And I love all the Tonk Goodies

My other favorite thing about her books are the Truths that are woven in. Hawkspar can see possible futures, but like all of us, she has to learn that it's possible to make your own future if you don't like what you see. But it's hard and sometimes no matter how much we give, it doesn't seem like enough... and, usually, when you think it's over - it's not.

Holly writes with a gut-wrenching depth and strength that stays with you - I was going to say 'for long after you put the book down', then I realized that didn't convey 'long enough'. I have to say that she touches truths that filter through and stay with you through your daily life.

.... And that's just not the sort of thing you get when you just pull any pretty cover off the shelf.

Busy or boring or both?

It seems that life has been contradictory full of inanities and tragedies lately.

The tragic loss of a colt, Yoda, at 16 months old to a 'twist'. Treatment was timely and extensive, but he simply couldn't be saved.

Yoda's loss pales in comparison to that of a young father of four, a close family friend, who was laid to rest today.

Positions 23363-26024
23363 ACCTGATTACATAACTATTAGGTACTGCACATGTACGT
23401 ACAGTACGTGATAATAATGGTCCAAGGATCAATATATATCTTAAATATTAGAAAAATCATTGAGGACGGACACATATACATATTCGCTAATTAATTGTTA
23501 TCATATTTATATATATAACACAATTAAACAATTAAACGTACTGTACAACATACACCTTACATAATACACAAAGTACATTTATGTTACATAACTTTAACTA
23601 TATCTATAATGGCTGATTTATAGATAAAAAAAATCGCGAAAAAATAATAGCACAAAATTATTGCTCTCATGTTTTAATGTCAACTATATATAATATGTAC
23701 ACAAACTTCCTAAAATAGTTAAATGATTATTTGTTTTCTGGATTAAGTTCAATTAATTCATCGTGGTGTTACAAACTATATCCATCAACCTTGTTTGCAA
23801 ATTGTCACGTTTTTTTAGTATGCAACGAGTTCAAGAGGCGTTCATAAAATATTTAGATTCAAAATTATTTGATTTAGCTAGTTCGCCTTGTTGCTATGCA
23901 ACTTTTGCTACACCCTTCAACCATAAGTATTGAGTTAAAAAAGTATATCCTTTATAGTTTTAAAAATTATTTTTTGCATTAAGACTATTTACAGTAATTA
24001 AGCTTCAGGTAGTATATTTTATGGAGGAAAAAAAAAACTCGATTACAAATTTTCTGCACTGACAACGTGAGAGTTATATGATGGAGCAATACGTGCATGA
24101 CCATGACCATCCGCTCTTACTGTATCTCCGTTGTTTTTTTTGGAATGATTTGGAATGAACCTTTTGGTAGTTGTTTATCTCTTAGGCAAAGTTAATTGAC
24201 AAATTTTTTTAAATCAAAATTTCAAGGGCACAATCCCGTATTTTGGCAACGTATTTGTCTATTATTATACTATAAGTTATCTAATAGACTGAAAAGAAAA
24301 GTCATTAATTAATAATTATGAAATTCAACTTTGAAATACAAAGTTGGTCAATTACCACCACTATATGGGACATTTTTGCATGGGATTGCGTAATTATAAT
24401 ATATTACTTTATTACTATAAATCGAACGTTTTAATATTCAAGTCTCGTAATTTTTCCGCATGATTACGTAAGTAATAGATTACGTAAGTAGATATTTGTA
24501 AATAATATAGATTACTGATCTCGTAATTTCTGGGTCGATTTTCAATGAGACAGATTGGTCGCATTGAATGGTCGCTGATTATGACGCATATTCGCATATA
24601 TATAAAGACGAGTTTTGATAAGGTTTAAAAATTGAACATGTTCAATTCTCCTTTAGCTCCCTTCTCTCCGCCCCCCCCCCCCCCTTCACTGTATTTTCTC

I didn't mean to talk about those things... but they're still strong on my mind, and I think they go along well enough with the flower I photo'd. That life is both beautiful and painful.

I had never seen these thistles before we moved out here, but I love them. I love the contrast of the delicate beauty of the flower on that strong, thick, prickly stalk - and it strikes me that thistle epitomizes how I aim to write my heroines. I do want her to have some beauty, but I want her to be so much more than that. I want her to be strong enough to survive harsh conditions, the sun and rock, and to take care of herself as well as sheltering others.